CHRIS JACKSON: There is pretty broad support for the idea of encouraging people who sort of have high skill, high education to come to the United States - very broad agreement that those people are very desirable. People who speak English, that seem as a very desirable aspect.

ROSE: Another group that scores well in our poll - Christian immigrants. That's in stark contrast to Muslims and atheists. They ranked among the least desirable immigrants according to the poll along with people who come here illegally for economic reasons. At the very bottom - people who support communism. That can still be grounds for denying us U.S. citizenship.

JACKSON: It's communists and then it is people who have less than a high school education and Muslims. Those are the lowest in the ratings we have.

ROSE: We also asked whether immigrants from different parts of the world should get priority. It turns out respondents to our poll don't distinguish between immigrants from Africa, Latin America and Europe. But we did find some support, particularly among Republicans, for restricting travel from certain countries, especially those that have ties to terrorism. James Law (ph) of New Hampshire is visiting New York with his family. He says President Trump's travel ban is all about protecting national security.

JAMES LAW: We can't just blindly let people in, especially if they're coming from those areas over there where there are, you know, issues with terrorism. Because in the end, it's our country - the United States.

ROSE: We also asked about immigrants seeking asylum in the U.S.. Our poll found that only 46 percent of respondents think the U.S. has a, quote, "moral obligation", unquote, to accept refugees. But support is stronger among Democrats. For Yvonne Hillier (ph), it's a question of basic compassion.

YVONNE HILLIER: If people are being persecuted in their country and their country is unstable because of a war situation or a gang situation, then I think those people should be given a priority to come in and have a chance to at least live a life where their family and children are safe.

ROSE: Hillier is visiting New York with her family from Houston, Texas. She and her wife have adopted three children, all immigrants to the U.S.. This is their oldest daughter, Caitlyn Hillier (ph), who was born in China.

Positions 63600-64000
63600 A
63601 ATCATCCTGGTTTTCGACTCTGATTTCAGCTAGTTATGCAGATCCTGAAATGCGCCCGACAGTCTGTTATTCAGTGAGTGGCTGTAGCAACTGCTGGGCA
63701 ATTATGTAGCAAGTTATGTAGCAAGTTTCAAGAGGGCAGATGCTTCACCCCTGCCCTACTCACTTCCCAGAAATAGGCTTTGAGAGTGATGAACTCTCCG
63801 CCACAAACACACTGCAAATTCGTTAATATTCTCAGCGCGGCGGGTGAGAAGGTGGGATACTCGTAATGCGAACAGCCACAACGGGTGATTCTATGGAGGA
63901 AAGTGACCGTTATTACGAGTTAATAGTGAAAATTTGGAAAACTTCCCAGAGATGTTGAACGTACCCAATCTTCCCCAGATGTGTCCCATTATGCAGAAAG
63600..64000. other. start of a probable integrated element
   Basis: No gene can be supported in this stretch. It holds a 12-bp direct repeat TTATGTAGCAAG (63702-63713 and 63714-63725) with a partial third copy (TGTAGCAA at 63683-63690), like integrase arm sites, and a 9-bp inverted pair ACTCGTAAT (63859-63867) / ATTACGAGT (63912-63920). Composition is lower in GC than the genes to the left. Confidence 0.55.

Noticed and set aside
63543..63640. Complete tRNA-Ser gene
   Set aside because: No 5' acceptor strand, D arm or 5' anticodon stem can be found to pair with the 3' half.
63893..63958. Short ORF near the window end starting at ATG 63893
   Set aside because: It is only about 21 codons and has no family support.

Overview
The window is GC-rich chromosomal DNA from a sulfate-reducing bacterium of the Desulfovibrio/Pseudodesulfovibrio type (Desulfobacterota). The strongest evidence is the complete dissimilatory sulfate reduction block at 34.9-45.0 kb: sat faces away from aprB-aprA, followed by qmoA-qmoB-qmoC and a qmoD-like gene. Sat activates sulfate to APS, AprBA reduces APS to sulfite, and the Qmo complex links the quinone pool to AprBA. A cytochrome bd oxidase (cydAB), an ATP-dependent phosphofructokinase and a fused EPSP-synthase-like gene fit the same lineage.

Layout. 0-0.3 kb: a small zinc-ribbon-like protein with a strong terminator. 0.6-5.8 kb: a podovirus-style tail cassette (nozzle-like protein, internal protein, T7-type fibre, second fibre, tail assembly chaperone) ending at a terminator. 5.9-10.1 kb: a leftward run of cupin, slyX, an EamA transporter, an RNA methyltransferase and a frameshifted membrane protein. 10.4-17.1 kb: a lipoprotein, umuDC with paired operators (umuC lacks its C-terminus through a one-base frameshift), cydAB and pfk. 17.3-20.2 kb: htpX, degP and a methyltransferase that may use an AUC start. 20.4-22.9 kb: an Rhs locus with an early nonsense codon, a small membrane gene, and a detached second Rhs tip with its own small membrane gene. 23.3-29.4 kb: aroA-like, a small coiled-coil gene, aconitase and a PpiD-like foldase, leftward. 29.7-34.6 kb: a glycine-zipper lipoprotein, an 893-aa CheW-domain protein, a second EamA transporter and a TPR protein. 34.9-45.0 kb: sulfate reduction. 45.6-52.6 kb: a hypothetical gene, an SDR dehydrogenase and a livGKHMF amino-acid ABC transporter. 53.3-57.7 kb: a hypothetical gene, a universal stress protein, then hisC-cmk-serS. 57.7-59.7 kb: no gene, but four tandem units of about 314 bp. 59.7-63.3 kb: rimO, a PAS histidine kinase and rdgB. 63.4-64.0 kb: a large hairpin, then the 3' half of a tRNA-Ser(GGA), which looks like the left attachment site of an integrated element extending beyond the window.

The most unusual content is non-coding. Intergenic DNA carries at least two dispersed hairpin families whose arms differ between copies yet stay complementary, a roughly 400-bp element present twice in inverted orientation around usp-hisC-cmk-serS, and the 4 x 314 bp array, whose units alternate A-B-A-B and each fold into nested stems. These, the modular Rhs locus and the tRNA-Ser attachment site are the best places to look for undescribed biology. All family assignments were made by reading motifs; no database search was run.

CAITLYN HILLIER: Like, the American dream is coming here way and figuring out what you want to do with your life and having the possibilities to do that. And if that's not - like, if we're not aligning that, then we're literally being hypocrites against the American dream.

GARCIA-NAVARRO: So back now in the studio with NPR's Joel Rose. Listening to those people there, it is so interesting that there isn't more support for asylum-seekers and refugees, which historically America has really accepted and been supportive of.

ROSE: Right. I mean, I think again it shows how polarized people really are. I mean, there's wide disagreement in our poll around the motivations of asylum-seekers who are coming to the U.S. Nearly three-quarters of Democrats say that the violence that asylum-seekers say they're fleeing is, quote, "real" while almost two-thirds of Republicans think that asylum-seekers are, quote, "taking unfair advantage of the system", echoing something that the Trump administration says pretty often. That said, we also saw a lot of sympathy for immigrants in specific situations. The majority of respondents, for example, did not like the policy of separating children and parents, and they don't like another Trump administration policy of denying asylum to victims of domestic abuse or gang violence. Only 25 percent of people we polled overall say that they support that.

GARCIA-NAVARRO: NPR's Joel Rose reporting on a new NPR Ipsos poll on attitudes towards immigration. Thank you so much.

ROSE: You're welcome.

Copyright © 2018 NPR. All rights reserved. Visit our website terms of use and permissions pages at www.npr.org for further information.

NPR transcripts are created on a rush deadline by Verb8tm, Inc., an NPR contractor, and produced using a proprietary transcription process developed with NPR. This text may not be in its final form and may be updated or revised in the future. Accuracy and availability may vary. The authoritative record of NPR’s programming is the audio record.